To break-in Oh She Glows Every Day, I made the "Vanilla Super-Seed Granola with Coconut Chips" mostly because I had all of these random bags of seeds and nuts in small amounts hanging out in my pantry and I wanted to use them up.
This granola uses a variety of seeds and nuts (and you can interchange most freely), so I got after it. I didn't have any large-flake coconut, but I did have a ton of shredded coconut so I used that instead (even though the recipe says not too because it won't provide the same crunch. The shredded created a chewy texture which I really enjoy). I also used slivered almonds that I had leftover from an old recipe instead of hemp hearts (without the almonds it would have been nut-free). I did not use 2 vanilla beans or vanilla bean powder because I didn't have them on hand (I'm all for experimenting with what you've got instead of buying all new for every recipe).
The granola is delicious with these interchanged ingredients! It's crispy, flavorful, and has a chewy-ness (that's a good thing) thanks to the coconut shreds. I enjoy it in a ceramic cereal bowl I made years ago specifically for oatmeal and cereals with oat milk, peanut butter drizzle, and sliced bananas. But mix and match toppings as you wish!
Here's the recipe! Make some of your own swaps if you feel so inclined and let me know how it goes!
Vanilla Super-Seed Granola with Coconut Chips
from Oh She Glows Everyday
Vegan, gluten-free, nut-free, soy-free, kid-friendly, freezer-friendly
Makes 6.5 cups (about 20 1/3 cup servings)
Prep Time: 20 minutes
Bake Time: 23-28 minutes
2.5 cups unsweetened large-flake coconut (I used coconut shreds because it's what I had on hand)
2 cups gluten-free rolled oats (I used regular rolled oats: on hand)
3/4 cup raw pepitas (pumpkin seeds)
1/2 cup hemp hearts (I used slivered almonds: on hand)
1/4 cup raw sunflower seeds or more pepitas (I used sunflower: had 'em)
2 tablespoons coconut sugar or granulated sugar of choice (I used Sucanat, an unrefined cane sugar that I learned about in the original Oh She Glows. It is a shortened word for "Sugar Cane Natural")
1 and 1/2 teaspoon ground cinnamon
1/2 teaspoon fine sea salt
1/3 cup plus 1 tablespoon virgin coconut oil, melted
1/3 cup plus 2 tablespoons pure maple syrup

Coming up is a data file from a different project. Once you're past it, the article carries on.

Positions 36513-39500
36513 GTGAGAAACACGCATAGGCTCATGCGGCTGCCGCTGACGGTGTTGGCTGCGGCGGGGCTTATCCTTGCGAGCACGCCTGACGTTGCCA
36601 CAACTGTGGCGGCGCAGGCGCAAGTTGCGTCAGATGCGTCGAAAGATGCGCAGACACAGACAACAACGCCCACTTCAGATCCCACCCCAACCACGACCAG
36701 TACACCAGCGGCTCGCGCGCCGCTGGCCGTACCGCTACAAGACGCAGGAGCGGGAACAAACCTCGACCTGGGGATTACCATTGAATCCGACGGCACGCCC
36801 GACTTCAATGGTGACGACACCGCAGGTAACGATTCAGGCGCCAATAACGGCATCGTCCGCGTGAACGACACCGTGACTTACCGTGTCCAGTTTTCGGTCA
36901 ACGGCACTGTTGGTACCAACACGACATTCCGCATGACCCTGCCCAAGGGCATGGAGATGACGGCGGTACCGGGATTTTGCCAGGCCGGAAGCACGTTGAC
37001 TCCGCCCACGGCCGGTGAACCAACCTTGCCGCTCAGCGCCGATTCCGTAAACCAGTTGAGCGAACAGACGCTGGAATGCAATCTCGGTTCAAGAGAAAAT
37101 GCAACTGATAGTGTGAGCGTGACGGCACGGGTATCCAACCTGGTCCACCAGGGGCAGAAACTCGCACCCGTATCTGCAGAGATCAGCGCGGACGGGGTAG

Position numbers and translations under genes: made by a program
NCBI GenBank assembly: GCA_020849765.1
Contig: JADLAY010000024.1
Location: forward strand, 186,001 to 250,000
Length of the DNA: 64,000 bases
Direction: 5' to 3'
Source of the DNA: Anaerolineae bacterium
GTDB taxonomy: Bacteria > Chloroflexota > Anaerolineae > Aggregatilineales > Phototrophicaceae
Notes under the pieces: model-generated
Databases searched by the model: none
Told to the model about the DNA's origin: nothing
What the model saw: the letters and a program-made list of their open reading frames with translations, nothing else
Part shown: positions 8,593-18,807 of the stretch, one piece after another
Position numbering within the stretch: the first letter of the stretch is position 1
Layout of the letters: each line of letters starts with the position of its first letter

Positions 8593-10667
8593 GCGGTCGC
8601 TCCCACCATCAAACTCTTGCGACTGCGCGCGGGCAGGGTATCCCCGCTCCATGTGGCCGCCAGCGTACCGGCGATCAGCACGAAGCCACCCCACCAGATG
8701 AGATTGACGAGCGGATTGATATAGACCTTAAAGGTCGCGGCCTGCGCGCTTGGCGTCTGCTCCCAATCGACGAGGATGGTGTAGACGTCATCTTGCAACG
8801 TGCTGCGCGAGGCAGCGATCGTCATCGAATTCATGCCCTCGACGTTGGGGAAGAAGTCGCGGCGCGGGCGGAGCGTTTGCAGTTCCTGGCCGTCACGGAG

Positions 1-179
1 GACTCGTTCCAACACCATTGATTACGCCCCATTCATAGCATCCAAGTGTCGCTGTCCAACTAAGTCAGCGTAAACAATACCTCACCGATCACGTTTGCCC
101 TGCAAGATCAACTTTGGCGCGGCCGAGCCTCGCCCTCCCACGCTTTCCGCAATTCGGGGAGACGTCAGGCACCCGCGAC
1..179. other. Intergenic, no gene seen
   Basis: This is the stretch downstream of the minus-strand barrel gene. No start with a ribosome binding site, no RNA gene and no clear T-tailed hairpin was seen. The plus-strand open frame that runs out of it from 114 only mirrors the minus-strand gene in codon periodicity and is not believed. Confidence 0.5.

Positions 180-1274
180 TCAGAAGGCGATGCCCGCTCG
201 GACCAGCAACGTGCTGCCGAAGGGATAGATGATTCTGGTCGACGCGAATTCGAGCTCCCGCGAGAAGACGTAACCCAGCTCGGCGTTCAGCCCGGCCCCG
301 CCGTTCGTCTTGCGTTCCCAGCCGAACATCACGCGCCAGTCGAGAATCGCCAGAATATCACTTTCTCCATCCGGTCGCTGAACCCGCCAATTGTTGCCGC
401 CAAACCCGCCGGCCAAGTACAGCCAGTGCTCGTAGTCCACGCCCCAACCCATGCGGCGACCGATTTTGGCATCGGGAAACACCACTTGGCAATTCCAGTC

2 tablespoons homemade sunflower seed butter or store bought (I used peanut butter instead: had on hand)
1 teaspoon pure vanilla extract
2 vanilla beans, halved lengthwise and seeds scraped, or 1/2 teaspoon vanilla bean powder (did not use)
1) Preheat the oven to 300 degrees F. Line an extra-large rimmed baking sheet (15 x 21 inches) with parchment paper.
2) In a large bowl, combine the flaked coconut, oats, pepitas, hemp hearts, sunflower seeds, sugar, cinnamon, and salt.
3) In a small saucepan, melt the coconut oil, then remove from the heat. Whisk in the maple syrup, sunflower seed butter, and vanilla until combined. Stir in the vanilla bean seeds (or powder) and set aside the vanilla bean pods, if using.
4) Pour the wet mixture on top of the dry mixture and stir until the dry mixture is fully coated.
5) Spoon the granola mixture onto the prepared baking sheet (along with the reserved vanilla bean pods). Spread the granola into an even layer.
6) Bake for 15 minutes. Remove the baking sheet from the oven and stir. Bake for 8 to 13 minutes more, until the granola is just starting to turn a bit golden along the edges. The granola will be soft when it comes out of the oven, but will harden as it cools. Let cool completely on the baking sheet, about 1 hour or so, then transfer to glass jars for storing. If you use vanilla beans, feel free to place the pods in the glass jar too for even more vanilla aroma.
7) The granola will keep in an airtight container in the fridge for 3-4 weeks, or you can freeze it for a couple of months. My preferred storage method is freezing cooled granola in zip-top freezer bags for easy grab-and-go portions. Be sure to press out all the air before sealing.
Check in next Monday for "A dish that takes an hour to make."
Make it a great week!